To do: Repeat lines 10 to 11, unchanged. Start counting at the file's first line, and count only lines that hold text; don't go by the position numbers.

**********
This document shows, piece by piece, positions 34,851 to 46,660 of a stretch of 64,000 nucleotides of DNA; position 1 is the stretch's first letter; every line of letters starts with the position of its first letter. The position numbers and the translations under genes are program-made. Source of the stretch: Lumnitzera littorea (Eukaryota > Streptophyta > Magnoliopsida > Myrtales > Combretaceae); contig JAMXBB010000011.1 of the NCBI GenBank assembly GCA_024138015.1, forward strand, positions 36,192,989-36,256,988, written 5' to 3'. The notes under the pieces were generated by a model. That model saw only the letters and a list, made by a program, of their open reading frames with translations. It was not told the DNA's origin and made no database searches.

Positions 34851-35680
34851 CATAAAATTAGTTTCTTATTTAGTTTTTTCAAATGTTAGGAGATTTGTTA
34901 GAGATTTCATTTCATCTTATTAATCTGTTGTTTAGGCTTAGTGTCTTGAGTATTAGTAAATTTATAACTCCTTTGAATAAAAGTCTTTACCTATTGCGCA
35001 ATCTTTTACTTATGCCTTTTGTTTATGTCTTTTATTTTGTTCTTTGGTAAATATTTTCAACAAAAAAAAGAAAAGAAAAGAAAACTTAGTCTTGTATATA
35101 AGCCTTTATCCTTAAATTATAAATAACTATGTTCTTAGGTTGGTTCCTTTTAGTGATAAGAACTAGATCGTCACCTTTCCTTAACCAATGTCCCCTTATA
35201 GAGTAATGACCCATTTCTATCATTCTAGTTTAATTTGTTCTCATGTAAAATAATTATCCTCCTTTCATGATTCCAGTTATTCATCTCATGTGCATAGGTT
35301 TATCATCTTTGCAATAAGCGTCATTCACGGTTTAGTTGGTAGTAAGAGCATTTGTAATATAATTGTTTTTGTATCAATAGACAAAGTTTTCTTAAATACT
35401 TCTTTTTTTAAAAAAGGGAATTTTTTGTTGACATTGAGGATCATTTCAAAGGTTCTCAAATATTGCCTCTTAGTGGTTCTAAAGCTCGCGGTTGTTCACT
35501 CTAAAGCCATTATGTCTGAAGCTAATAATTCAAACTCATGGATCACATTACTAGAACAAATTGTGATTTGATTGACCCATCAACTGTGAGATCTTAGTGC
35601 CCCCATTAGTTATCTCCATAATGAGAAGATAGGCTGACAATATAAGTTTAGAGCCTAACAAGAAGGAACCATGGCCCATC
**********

35501 CTAAAGCCATTATGTCTGAAGCTAATAATTCAAACTCATGGATCACATTACTAGAACAAATTGTGATTTGATTGACCCATCAACTGTGAGATCTTAGTGC
35601 CCCCATTAGTTATCTCCATAATGAGAAGATAGGCTGACAATATAAGTTTAGAGCCTAACAAGAAGGAACCATGGCCCATC